Brendan Burgess

Founder
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38,133
It also suggests to me that most punters with IG are longe bitcoin versus the dollar, making IG a substantial holder of bitcoin.
Hi Duke

This is correct. When I spoke to them they told me that most are long on Bitcoin and there are very few short sellers. They often restrict people going long because they have used up their capacity. They told me I would have no problem going short.

Brendan
 

Duke of Marmalade

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2,431
OK, I have discovered a problem with my grand plan.

I put in a guaranteed stop 10,000 above where I was as a test.

When I went to place a large sell bet today, I tried to put in 20,000. But I couldn't. 10,000 above the current price is the max.

Not sure if that is a problem or not. For example, if the price today is 13,000 and I put in a stop at 23,000. If it rises to 18,000, can I increase the stop?

Brendan
You can always close a position and open a new position, though you will lose the spread.

I know the presence of a stop loss is a great psychological crutch. But suppose you are prepared to lose 20,000 (units) I think even for bitcoin that is unlikely to happen in a day. So you could start at a naked position and only if your max loss comes dangerously within sight would you close and reopen with a stop loss.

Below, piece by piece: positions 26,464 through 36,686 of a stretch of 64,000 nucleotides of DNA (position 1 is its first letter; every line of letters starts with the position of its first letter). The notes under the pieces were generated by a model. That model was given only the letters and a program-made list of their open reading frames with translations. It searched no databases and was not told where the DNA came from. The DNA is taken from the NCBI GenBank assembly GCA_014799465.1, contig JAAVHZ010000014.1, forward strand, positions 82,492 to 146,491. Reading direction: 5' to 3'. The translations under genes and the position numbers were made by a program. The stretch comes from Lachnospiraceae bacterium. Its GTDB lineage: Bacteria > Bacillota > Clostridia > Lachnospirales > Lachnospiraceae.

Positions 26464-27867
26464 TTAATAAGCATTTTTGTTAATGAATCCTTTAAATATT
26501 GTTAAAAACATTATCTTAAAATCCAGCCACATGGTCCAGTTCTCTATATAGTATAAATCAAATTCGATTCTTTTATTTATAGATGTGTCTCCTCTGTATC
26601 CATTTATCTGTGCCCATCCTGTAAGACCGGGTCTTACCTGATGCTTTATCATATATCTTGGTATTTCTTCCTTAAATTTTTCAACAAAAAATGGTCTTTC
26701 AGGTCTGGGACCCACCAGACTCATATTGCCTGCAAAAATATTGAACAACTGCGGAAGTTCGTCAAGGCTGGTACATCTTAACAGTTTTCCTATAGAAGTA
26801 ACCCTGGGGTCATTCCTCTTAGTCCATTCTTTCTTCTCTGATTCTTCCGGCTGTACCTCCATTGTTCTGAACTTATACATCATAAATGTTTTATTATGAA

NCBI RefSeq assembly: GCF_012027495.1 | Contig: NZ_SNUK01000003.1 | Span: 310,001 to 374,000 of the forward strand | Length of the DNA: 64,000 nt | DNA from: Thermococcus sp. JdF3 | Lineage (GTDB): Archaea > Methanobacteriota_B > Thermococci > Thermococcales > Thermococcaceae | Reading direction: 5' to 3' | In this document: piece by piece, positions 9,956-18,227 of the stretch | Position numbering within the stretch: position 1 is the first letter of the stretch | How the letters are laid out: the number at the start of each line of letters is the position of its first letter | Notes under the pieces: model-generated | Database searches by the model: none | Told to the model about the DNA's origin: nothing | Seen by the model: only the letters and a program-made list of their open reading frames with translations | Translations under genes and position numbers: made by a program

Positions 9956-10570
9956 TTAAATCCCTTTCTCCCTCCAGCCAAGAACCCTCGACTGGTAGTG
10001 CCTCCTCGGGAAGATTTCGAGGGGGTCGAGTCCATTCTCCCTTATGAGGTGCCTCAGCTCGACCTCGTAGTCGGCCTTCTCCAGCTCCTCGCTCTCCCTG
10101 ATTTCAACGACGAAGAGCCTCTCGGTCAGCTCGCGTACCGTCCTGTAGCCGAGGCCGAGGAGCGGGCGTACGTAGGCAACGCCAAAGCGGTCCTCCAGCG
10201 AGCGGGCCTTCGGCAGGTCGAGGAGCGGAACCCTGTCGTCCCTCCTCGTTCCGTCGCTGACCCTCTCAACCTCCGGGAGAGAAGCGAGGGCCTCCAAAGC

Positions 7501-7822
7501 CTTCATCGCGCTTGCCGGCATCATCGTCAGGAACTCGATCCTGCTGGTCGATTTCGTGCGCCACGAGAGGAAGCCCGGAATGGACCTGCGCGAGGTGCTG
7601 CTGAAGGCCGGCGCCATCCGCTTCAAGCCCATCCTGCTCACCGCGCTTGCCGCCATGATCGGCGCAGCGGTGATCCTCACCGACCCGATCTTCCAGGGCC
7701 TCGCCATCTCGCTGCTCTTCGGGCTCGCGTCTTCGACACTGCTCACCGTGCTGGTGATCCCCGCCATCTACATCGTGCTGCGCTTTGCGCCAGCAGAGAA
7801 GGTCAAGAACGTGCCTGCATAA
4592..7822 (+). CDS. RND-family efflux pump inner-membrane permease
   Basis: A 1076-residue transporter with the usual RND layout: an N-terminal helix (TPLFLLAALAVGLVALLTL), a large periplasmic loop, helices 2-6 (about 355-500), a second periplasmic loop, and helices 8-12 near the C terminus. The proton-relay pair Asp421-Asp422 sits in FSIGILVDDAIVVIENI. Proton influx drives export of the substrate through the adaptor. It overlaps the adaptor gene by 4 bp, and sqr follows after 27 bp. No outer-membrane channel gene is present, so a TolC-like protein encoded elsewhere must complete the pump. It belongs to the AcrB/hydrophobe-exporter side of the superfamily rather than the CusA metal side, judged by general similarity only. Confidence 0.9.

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Brendan Burgess

Founder
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38,133
OK, so I sell at $14,000 with the maximum stop loss of +10,000. It rises to $24,000 - the stop loss sets in and I lose $10,000.

I then sell at $24,000 with a stop loss at €34,000 - it rises to $34,000 and I lose my bet.

So it works out the same. Grand.

Brendan
 

Duke of Marmalade

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2,431